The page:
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Designed To Lead: The Church and Leadership Development

Compiled by Chuck Olson

Designed To Lead

Title: Designed To Lead: The Church and Leadership Development

Author: Eric Geiger & Kevin Peck

Copyright Date: 2016

Authors Eric Geiger and Kevin Peck in their book Designed to Lead: The Church and Leadership Development present a clear and compelling argument for why the local church should be engaged proactively in the development of leaders. In making their case, they focus on the need for a firm conviction for developing leaders, followed by the necessity of creating a healthy culture of leadership development. Finally, they zero in on the practicalities by providing a construct for how to develop leaders with intentionality.

Check out these Book Notes to get a feel for the depth of insight Geiger and Peck bring to the leadership discussion.

Book Description:

Most churches merely exist.

Many churches do not develop leaders intentionally and consistently. When leaders emerge from some churches, it is often by accident. Something is missing. Something is off.

Authors Eric Geiger (author of bestselling Simple Church and Creature of the Word) and Kevin Peck argue that churches that consistently produce leaders have a strong conviction to develop leaders, a healthy culture for leadership development, and helpful constructs to systematically and intentionally build leaders. All three are essential for leaders to be formed through the ministry of a local church.

From the first recordings of history God has made it clear that He has designed creation to be led by His covenant people. More than that, He has decided what His people are to do with that leadership. Whether you are called to lead your home, in the marketplace, in God’s church, or in your community, if you are called by God you are called to lead others to worship the glory of God in Jesus Christ.

God has designed His people to lead.

Book Quotes:

Your church should be a leadership locus. LOCATION: 211

The Church is uniquely set apart to develop and deploy leaders for the glory of God and the advancement of the gospel. The Church is designed by God to create leaders for all spheres of life. Your church is designed to lead, designed to disciple leaders who are, by God’s grace, commanded to disciple people in all spheres of life. LOCATION: 221

Notice we are not saying that the locus of the Church is leadership development, but that the locus of leadership development is the Church. Please do not miss the difference. The locus of the Church is and must be Jesus and His finished work for us. The center of the Church must be the gospel; for it is the gospel—His righteousness given to us in exchange for our sin—that created the Church, and it is the gospel that sustains the Church. LOCATION: 250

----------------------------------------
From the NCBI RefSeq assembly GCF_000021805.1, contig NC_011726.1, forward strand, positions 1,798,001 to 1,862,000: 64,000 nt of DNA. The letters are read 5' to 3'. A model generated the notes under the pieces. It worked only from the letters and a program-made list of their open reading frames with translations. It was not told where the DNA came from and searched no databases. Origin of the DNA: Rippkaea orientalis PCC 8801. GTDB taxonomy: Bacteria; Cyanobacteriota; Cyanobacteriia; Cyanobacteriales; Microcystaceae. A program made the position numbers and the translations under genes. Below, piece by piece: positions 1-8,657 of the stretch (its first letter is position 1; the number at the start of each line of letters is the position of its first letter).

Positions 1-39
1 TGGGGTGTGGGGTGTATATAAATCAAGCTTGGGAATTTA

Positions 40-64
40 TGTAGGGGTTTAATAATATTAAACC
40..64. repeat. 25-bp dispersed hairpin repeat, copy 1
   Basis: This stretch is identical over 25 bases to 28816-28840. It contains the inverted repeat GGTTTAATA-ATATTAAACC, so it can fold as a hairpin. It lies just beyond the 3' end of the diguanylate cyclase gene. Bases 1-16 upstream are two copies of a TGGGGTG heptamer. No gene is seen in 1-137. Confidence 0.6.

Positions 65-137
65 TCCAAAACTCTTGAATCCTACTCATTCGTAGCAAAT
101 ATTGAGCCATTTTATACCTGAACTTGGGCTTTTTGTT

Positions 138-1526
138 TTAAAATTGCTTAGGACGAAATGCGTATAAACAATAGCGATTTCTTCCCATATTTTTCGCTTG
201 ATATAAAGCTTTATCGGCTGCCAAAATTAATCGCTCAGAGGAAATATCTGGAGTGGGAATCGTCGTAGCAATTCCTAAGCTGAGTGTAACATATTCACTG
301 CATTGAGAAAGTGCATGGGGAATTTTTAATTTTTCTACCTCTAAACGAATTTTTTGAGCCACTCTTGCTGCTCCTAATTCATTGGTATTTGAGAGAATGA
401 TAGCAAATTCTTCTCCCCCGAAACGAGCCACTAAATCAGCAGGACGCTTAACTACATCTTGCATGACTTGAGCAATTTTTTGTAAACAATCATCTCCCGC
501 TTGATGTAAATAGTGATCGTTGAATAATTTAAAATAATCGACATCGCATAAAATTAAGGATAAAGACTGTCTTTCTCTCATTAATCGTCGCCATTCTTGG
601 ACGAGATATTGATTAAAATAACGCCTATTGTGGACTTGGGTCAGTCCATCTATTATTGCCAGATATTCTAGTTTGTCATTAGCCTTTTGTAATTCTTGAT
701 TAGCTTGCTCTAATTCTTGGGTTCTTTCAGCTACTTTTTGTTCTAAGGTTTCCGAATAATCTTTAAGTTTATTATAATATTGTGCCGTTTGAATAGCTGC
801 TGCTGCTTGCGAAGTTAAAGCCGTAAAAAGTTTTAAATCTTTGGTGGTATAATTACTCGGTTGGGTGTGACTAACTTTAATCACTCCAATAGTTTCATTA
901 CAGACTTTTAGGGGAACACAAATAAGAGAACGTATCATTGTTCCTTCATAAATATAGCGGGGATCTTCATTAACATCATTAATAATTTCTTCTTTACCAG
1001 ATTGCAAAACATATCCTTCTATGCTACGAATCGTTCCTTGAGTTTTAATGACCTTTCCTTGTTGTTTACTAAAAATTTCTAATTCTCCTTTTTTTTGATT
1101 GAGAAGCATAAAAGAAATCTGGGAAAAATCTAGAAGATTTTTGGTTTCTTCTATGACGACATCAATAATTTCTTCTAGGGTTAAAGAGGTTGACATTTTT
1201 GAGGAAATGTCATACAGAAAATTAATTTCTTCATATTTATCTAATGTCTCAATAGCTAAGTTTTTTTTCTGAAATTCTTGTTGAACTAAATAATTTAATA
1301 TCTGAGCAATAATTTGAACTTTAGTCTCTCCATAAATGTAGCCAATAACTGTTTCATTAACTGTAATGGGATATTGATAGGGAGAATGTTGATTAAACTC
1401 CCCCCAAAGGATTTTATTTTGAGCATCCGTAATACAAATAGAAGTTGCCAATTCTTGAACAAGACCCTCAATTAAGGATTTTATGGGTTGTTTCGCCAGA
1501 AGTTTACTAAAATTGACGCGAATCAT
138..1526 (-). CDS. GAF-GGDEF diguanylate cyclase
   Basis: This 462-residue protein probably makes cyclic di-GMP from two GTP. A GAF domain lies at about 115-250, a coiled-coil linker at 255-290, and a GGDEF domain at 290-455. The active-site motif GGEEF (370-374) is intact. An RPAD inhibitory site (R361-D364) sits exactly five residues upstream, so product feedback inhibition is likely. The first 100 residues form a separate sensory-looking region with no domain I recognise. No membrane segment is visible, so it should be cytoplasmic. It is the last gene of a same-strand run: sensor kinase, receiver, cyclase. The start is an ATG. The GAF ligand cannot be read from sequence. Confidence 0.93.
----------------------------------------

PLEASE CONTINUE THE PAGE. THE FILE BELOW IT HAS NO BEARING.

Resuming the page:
The center of the Church is the gospel, but the center of leadership development must be the Church—meaning, that the leaders who will ultimately transform communities and change the world come from the Church. LOCATION: 254

True leaders are servants who die to themselves so others may flourish. True leaders go forth, not for themselves, but for others. LOCATION: 268

No one should outpace the Church in developing leaders because no one else has the assurance that their contribution will last, that their leadership will eternally matter. LOCATION: 313

Things which matter most must never be at the mercy of things which matter least. —Wolfgang von Goethe LOCATION: 343

For leaders to be developed consistently and intentionally, churches must possess conviction, culture, and constructs. LOCATION: 386

Churches that consistently produce leaders have a strong conviction to develop leaders, a healthy culture for leadership development, and helpful constructs to systematically and intentionally build leaders. LOCATION: 390

Constructs without Conviction = Apathy.

Constructs without Culture = Exhaustion.

Conviction without Constructs = Frustration. LOCATION: 416

In a healthy culture, people are continually reminded who they are, that they are His people, rescued by Him, a royal priesthood, and a people belonging to Him. If people are not reminded of their identity, they will be burdened with lists of tasks and responsibilities without their hearts being refreshed and renewed by the Lord who loves them. LOCATION: 503

Biblical leadership development is to “find the faithful who will be able. Not the able that might be faithful.” LOCATION: 547

Regardless the situation, when the role and responsibility outpace the leader’s character, disaster is inevitable. And more people than the leader suffer. LOCATION: 550

Without constructs, without systems, chaos and confusion always abound. LOCATION: 590

More than just offering a rebuke, Jethro instructed Moses to build a leadership system, to design and architect a structure that will distribute the responsibility to others so that the people will receive care. And if you do this, Jethro told Moses, the “people will go home satisfied”. Meaning, the motivation was not merely for Moses to have a lighter load, but also so the people would be better served. LOCATION: 597